• Free public secondary education has been implemented.
  • The programme of assistance for low-income students and faculty in private schools has been expanded.
  • The Values Education Framework has been formulated and implemented.
  • Centres of excellence in teacher education have been established.
  • Professionalization of the teaching profession has been achieved through the Philippine Teachers Professionalization Act of 1994.
  • The National Elementary Achievement Test for Grade VI pupils and the National Secondary Achievement Test for Form IV high school students have been administered.
  • Student contact time has increased through a lengthened school calendar and additional time for English, science and mathematics.
  • Science education has been strengthened through the establishment of regional science high schools, the formulation and implementation of the Science and Technology Education Plan, the establishment of the Regional Science Teaching Centres, and the organization of the National Science Teaching Instrumentation Centre.
  • Policies governing private education have been liberalized––notably as regards curriculum requirements and tuition fee policy––to promote efficiency, autonomy and responsiveness.
  • Educational performance during the period has improved, as indicated by the literacy rate, the improved enrolment rate at the primary and secondary levels, the decrease of repetition rates, and the provision of textbooks and instructional materials.

The DepEd will continue to provide access to basic education. In accordance with the broadening of accessibility to basic education, the programme commitment has the following components: (a) establishment of a school in every barangay not having an elementary school and in every town without a high school (a barangay is the basic governmental unit in the country’s political structure, consisting of a number of families within the same geographic area); (b) organization of multigrade classrooms; (c) completion of incomplete elementary schools; and (d) provision of basic instructional materials, facilities and equipment at the elementary and high school levels.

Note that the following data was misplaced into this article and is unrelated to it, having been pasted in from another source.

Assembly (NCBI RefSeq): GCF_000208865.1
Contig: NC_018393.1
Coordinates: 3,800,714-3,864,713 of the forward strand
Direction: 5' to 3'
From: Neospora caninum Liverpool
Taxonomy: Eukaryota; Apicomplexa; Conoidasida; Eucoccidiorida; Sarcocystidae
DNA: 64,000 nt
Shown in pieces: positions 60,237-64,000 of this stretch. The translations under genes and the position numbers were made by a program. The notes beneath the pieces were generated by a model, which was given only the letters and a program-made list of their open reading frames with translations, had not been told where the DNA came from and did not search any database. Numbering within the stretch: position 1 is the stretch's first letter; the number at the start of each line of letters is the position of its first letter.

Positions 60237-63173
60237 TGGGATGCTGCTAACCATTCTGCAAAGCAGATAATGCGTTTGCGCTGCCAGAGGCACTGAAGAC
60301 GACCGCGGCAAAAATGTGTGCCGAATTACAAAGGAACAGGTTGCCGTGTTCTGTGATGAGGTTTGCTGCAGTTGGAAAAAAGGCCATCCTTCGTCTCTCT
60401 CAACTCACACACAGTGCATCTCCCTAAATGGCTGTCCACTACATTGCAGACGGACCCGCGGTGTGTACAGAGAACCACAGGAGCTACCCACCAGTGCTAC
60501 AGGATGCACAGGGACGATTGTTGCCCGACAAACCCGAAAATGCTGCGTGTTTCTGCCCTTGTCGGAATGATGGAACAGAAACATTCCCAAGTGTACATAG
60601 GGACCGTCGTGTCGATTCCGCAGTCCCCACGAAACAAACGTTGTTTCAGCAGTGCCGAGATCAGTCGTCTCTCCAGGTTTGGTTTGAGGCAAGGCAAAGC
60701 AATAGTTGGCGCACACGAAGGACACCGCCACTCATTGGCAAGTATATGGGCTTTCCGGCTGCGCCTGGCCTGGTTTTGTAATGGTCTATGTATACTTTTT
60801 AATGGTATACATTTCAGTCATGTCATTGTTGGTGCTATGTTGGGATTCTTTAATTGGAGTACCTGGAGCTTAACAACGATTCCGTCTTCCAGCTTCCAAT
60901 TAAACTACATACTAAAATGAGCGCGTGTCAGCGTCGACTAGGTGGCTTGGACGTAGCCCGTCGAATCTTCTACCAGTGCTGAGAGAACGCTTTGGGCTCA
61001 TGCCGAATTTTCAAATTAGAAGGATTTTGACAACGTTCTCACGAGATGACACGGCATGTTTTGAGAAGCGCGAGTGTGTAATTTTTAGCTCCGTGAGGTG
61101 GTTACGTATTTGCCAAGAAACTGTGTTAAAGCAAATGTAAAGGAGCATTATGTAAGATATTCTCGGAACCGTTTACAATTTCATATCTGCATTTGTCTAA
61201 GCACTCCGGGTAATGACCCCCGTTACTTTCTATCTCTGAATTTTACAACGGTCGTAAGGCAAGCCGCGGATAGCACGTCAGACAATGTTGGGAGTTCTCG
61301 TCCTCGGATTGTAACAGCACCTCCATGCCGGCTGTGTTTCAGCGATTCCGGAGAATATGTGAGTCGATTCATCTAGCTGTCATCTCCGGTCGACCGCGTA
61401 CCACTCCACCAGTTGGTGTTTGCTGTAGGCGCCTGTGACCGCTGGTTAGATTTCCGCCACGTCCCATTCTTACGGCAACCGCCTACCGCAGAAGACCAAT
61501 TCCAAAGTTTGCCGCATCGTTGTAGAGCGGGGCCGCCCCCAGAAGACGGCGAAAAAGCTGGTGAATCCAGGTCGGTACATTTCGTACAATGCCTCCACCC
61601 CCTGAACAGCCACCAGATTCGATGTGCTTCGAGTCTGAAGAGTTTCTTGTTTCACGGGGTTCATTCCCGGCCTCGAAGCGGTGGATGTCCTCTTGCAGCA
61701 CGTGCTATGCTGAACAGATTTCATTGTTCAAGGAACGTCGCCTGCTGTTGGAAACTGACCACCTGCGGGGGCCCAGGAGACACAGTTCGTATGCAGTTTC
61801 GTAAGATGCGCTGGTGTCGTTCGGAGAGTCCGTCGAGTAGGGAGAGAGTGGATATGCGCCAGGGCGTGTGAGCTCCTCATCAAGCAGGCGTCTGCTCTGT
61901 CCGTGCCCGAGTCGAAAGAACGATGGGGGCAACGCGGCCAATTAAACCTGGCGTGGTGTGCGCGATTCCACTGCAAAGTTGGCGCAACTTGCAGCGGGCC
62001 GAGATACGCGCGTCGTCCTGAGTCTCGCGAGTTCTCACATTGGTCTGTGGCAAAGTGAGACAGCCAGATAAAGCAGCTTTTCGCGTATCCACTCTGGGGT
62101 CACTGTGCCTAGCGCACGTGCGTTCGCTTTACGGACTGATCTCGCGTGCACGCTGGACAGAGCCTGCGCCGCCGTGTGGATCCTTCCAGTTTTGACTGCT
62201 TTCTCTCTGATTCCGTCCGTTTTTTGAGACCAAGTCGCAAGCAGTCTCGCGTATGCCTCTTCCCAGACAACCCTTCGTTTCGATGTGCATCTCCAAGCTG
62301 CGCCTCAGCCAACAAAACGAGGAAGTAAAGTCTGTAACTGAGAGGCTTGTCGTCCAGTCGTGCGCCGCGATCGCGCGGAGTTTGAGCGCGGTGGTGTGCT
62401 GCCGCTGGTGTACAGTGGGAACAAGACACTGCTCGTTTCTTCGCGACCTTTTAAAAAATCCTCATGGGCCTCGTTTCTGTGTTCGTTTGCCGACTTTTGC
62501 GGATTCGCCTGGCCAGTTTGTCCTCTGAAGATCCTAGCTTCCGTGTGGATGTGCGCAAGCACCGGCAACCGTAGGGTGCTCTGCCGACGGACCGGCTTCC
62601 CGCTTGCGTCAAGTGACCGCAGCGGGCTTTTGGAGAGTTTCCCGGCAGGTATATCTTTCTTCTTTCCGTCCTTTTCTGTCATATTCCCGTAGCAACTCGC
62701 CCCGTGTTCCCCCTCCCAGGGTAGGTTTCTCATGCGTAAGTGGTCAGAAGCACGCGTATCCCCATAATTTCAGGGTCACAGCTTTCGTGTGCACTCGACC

In addition, the Master Plan for Basic Education (1996-2005) has the mandate of modernizing education. The programme is being pursued through the introduction of modern instructional materials––such as computers and Internet, videos, well equipped science laboratories and machine shops as well as libraries––to enrich instruction through training programmes and further studies, including staff development abroad, teaching techniques and teachers’ mastery of subject matter. Training programmes will also be provided for the upgrading of managerial skills in planning, project and fund management as well as resource management and community mobilization. Information and telecommunication systems will serve as basic tools for carrying out educational administration and supervision.

Laws and other basic regulations concerning education